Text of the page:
has, in good situations, a left adjoint $F_X$. For example, for any operad $\mathcal{O}$ there is a *free* symmetric monoidal category $F_{sym}(\mathcal{O})$ on $\mathcal{O}$. It follows by adjointness that an $\mathcal{O}$-algebra in a symmetric monoidal category $C$ can equally well be described as a functor $F_{sym}(\mathcal{O}) \to C$ of symmetric monoidal categories. Thus $F_{sym}(\mathcal{O})$ is the free symmetric monoidal category containing an $\mathcal{O}$-algebra.

In fact, the functor $F_X$ is usually faithful, so that an X-multicategory can be *defined* to be an X-structured category that is “in the image of $F_X$”. Lawvere theories are most commonly defined in this way, since in this case the image of $F_{cart}$ is quite simple: it consists of the cartesian (strict) monoidal categories whose monoid of objects is free (on one generator, in the classical one-sorted case). Operads can also be characterized as certain monoidal categories, but one needs to add extra conditions.

We need one more bit of structure: the relations between theories for different X. Let me draw a small part of the continuum of X-theories: $\array{ \text{mon. cats} & \rightleftarrows & \text{sym. mon. cats} & \rightleftarrows & \text{cart. mon. cats} \\ \uparrow\downarrow && \uparrow\downarrow && \uparrow\downarrow \\ \text{multicats} & \rightleftarrows & \text{sym. multicats} & \rightleftarrows & \text{cart. multicats} }$ We’ve already mentioned the vertical adjunctions $F_X \dashv U_X$. The left-pointing arrows, which I’ll write as $R$, are forgetful functors. In good situations, each such functor has a left adjoint which I’ll write as $L$. Thus we see, for instance, that any non-symmetric operad $\mathcal{O}$ freely generates a symmetric operad $L_{sym}(\mathcal{O})$, with the property that if $C$ is a symmetric monoidal category, then (by adjointness) $L_{sym}(\mathcal{O})$-algebras in $C$ are the same as $\mathcal{O}$-algebras in $R(C)$ (that is, $C$ considered as a mere monoidal category). Likewise, any operad $\mathcal{O}$ generates a Lawvere theory $L_{cart}(\mathcal{O})$ having the same algebras in cartesian monoidal categories.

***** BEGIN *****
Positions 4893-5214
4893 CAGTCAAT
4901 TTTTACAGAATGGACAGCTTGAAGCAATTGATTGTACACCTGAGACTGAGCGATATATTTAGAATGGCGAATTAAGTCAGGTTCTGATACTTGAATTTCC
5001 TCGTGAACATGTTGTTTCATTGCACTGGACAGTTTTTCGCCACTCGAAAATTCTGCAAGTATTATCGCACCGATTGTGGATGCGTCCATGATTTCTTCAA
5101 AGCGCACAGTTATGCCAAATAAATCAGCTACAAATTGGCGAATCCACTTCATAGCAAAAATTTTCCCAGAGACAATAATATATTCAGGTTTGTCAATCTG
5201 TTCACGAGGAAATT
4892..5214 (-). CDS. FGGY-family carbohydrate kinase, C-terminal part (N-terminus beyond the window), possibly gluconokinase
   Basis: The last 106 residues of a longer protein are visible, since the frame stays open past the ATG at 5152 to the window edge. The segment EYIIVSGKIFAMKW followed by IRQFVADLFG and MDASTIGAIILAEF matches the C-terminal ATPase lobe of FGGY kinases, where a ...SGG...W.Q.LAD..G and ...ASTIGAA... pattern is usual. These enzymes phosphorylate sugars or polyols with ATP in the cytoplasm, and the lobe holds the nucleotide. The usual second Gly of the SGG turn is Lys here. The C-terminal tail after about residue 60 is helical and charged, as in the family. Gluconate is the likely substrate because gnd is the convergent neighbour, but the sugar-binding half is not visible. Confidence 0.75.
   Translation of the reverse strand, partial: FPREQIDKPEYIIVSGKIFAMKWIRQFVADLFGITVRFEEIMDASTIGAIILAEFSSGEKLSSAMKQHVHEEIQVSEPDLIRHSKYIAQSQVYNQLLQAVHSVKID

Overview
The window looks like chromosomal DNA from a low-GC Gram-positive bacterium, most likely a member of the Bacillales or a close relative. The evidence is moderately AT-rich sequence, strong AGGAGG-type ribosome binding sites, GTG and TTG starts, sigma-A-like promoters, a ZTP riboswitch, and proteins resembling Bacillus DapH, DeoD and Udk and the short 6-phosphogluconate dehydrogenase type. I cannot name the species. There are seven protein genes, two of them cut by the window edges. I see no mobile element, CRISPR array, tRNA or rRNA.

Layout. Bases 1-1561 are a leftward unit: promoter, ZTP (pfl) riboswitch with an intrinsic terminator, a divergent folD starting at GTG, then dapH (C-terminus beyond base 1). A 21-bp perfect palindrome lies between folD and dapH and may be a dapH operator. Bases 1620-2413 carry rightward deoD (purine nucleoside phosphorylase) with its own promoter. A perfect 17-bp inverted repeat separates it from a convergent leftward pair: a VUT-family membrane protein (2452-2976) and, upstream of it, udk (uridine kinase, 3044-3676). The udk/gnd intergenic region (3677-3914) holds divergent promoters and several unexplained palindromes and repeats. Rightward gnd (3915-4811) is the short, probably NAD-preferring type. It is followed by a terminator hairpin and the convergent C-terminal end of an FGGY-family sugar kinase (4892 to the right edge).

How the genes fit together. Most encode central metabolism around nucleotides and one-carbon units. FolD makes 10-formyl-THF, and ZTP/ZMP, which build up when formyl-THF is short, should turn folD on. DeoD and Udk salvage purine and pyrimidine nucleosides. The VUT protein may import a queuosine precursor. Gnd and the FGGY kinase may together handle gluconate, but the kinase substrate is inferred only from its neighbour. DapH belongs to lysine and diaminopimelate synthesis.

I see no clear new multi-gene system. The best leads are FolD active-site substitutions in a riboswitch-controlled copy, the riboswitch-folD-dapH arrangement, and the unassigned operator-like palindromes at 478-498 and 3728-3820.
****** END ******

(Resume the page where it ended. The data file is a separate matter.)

Amusingly, we can also recover the *monad* associated to an operad or Lawvere theory in this way. Let $V=Set$ for simplicity, and consider the case where X = arbitrary small products. Then $T_X(1)^{op} = Set$ (i.e. $Set$ is the free category with small coproducts on one object), an X-collection is just a functor $Set\to Set$, and the monoidal structure on X-collections turns out to be just composition. Thus, an “X-operad” is simply a monad on $Set$. This value of X lives at the far right of the continuum, with forgetful functors $R$ landing in operads, Lawvere theories, and so on, which have left adjoints $L$ in good cases. It follows by adjointness, as usual, that every operad or Lawvere theory $\mathcal{O}$ gives rise to an associated monad $L_{sprod}(\mathcal{O})$ with the same algebras. One can then trace through the definitions and recover the usual explicit definition of this monad:
$a \mapsto \int^n \mathcal{O}(n) \times a^n$
where the coend is over $N_{sym}$, $N_{id}$, or $N_{func}$, as appropriate. (To play this game for $V$ other than $Set$, we need to use cotensors instead of products.)

## Semicartesian operads